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2

$\newcommand\dag\dagger$ The Lindblad superoperator is shorthand for a longer operation that generically reads $$\mathcal{L}[\hat{L}]\hat{\rho} = \hat{L} \hat{\rho} \hat{L}^\dag - \tfrac{1}{2}\left(\hat{L}^\dag\hat{L}\hat{\rho} + \hat{\rho}\hat{L}^\dag\hat{L} \right),$$ where the $\dag$ denotes the conjugate transpose (i.e. Hermitian adjoint) of the Lindblad ...


2

One data point for the general case (that indicates it's not always possible): $\rho_1=|0\rangle\langle0|$, $\rho_2=|1\rangle\langle1|$, $p_1p_2\neq0$ while $\sigma_1=p_1\rho_1+p_2\rho_2$ and $q_1=1$. Note that the purifications of the left-hand side are separable, so $p_1|\psi_1\rangle\langle\psi_1|+p_2|\psi_2\rangle\langle\psi_2|$ is separable. Meanwhile, ...


0

Note that the last formula is incorrect, it should read $$ \rho_{Q} \otimes \rho_X = \sum_{ij} p_i p_j \rho_Q(i) \otimes |j \rangle \langle j| $$ and then you see that in fact the two systems are not correlated.


1

I'm not sure exactly what the question is, but I can expand a bit about these states. The states you mention are sometimes referred to as "one-way quantum-classical correlated states" (eg here and arxiv version) to refect the properties you describe. They differ from "strictly classical-classical states" of the form $\sum_j p_j|j\rangle \...


2

$A$ and $B$ are labels for the Hilbert spaces in which each subsystem exists. There is no different physical content between $\mathcal{H}_A\otimes \mathcal{H}_B$ and $\mathcal{H}_B\otimes \mathcal{H}_A$, they are just different ways of bookkeeping. As such, we can immediately trade all of the information about subspaces $A$ and $B$ and write $$|\psi_{BA}\...


2

No, there is no quantum algorithm $\mathcal{D}$ that given a single copy of a quantum state $\rho$ as input determines whether $\rho$ is pure or mixed. Quantum mechanics argument By the principle of deferred measurement, we can assume that $\mathcal{D}$ corresponds to a unitary $U$ followed by a measurement of an observable $M$. Suppose that the eigenvalue $\...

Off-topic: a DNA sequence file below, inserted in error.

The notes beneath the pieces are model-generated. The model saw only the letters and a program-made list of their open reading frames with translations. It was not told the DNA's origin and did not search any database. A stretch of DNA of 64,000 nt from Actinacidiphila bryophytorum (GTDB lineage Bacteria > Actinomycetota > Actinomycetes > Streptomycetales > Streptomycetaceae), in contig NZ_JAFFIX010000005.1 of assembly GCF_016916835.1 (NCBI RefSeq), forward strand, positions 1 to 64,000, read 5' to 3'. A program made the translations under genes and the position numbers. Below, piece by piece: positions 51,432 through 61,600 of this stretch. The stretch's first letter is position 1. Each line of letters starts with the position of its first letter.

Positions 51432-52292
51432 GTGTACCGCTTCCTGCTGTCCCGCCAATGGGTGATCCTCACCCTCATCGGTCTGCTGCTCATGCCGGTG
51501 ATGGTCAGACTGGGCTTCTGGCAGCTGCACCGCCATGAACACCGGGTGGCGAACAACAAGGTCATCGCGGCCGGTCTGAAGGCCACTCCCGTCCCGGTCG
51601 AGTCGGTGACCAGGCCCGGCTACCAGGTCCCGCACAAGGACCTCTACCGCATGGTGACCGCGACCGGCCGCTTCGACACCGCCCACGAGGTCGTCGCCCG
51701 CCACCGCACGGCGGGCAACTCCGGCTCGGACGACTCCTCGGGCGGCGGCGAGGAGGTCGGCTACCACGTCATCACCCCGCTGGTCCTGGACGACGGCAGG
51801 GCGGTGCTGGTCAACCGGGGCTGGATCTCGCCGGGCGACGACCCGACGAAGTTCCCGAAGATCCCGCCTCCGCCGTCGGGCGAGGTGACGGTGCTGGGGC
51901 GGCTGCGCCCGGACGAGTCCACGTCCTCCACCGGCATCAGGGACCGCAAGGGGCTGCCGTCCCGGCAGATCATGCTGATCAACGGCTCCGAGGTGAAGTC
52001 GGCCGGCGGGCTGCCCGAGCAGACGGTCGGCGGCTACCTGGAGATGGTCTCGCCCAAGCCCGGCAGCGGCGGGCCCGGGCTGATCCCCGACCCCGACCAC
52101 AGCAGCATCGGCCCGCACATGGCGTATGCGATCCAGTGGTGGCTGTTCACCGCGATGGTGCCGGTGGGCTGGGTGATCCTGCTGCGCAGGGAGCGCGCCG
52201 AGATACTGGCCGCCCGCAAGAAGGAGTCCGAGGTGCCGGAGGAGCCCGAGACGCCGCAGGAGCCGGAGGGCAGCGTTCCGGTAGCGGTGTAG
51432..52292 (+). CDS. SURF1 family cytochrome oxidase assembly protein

3

(General framework) The general form of this problem is the following. Take a generic Hermitian, unit-trace operator, $X\in\operatorname{Herm}(\mathcal X), \operatorname{Tr}(X)=1$, acting on some $N$-dimensional complex vector space $\mathcal X$. The set of such operators is an affine space of dimension $N^2-1$, embedded in the $N^2$-dimensional real vector ...


2

Since Pauli matrices are traceless and Hermitian, the trace condition $\text{Tr}(\rho)=1$ is satisfied automatically and the numbers $a_k, b_l, E_{kl}$ should be real if we want $\rho$ to be Hermitian. The hard part is to verify the positive semidefinite condition $\rho \ge 0$. The straightforward way is to use Sylvester’s criterion. The positivity condition ...


-1

As a trivial counterexample, let $\mathcal H$ be a Hilbert space with $\dim(\mathcal H)=299792458$, and let $\{|i\rangle\}_{i=1}^{299792458}$ be a basis for it. Then $\rho_s\equiv|1\rangle\!\langle1|\otimes|1\rangle\!\langle1|$ is separable and is already decomposed like you mention, but clearly $|1\rangle$ does not span the full space.


1

In general, no. It can be that the sets of states $\{|\alpha\rangle\}$ and $\{|\beta\rangle\}$ span their respective spaces. However, the size of each set can be larger than the dimension of the space, so the states are not all linearly independent and therefore not a basis. For example, $\rho^{a/b}_1=p_1|0\rangle\langle 0|+(1-p_1)|1\rangle\langle 1|$ and $\...


2

If the density matrices commute then there exists a joint spectral decomposition of both $\rho$ and $\sigma$. I.e. there exists a unitary $U$ and diagonal positive semidefinite matrices $D_{\rho}$ and $D_{\sigma}$ such that $$ \rho = U D_{\rho} U^\dagger \qquad \text{and} \qquad \sigma = U D_{\sigma} U^\dagger. $$ Note that here you are diagonalizing two ...


1

Let $\Phi$ be a channel acting on a state $\rho$ (or more generally, a map acting on a linear operator; we don't actually need restrict to CPTP maps and states for these calculations). Let $J(\Phi)$ be the Choi representation of $\Phi$, i.e. $$J(\Phi)\equiv \sum_{ij} \Phi(E_{ij})\otimes E_{ij},$$ where $E_{ij}\equiv|i\rangle\!\langle j|$. Denote with $J(\Phi)...


2

You want to calculate $$ \rho_{out}=2\text{Tr}_0(\rho_{in}^T\otimes I\cdot\rho^{sys}_{choi}). $$


1

For any map $\Lambda(\cdot)$ with Choi representation $\rho_{C}$ defined as you are doing it (i.e. the channel on the second biparition of the maximally entangled state), the output $\rho_{out} = \Lambda(\rho_{in})$ can be calculated as: $$ \rho_{out} = \mathrm{tr}_{1}\big[\rho_{C}\big(\rho_{in}^{t} \otimes I\big)\big] $$ where the trace is over the ancilla ...


5

Background If $v_1, v_2, \dots, v_n$ is an orthonormal basis in the inner product space $V$, then any vector $u\in V$ can be expressed as a linear combination $$ u = \alpha_1 v_1 + \alpha_2 v_2 + \dots + \alpha_n v_n.\tag1 $$ Moreover, the coefficients can be computed using $\alpha_k=\langle v_k, u\rangle$, as can be seen by applying $\langle v_k, .\rangle$ ...


5

Of course you can. Take any entanglement measure that can be applied to a system whose overall description is a density matrix, and you can apply that to the density matrix describing your subsystem. (So, you wouldn't use the von Neumann entropy of one qubit because that assumes the overall state is pure.) A particularly good option for a pair of qubits is ...


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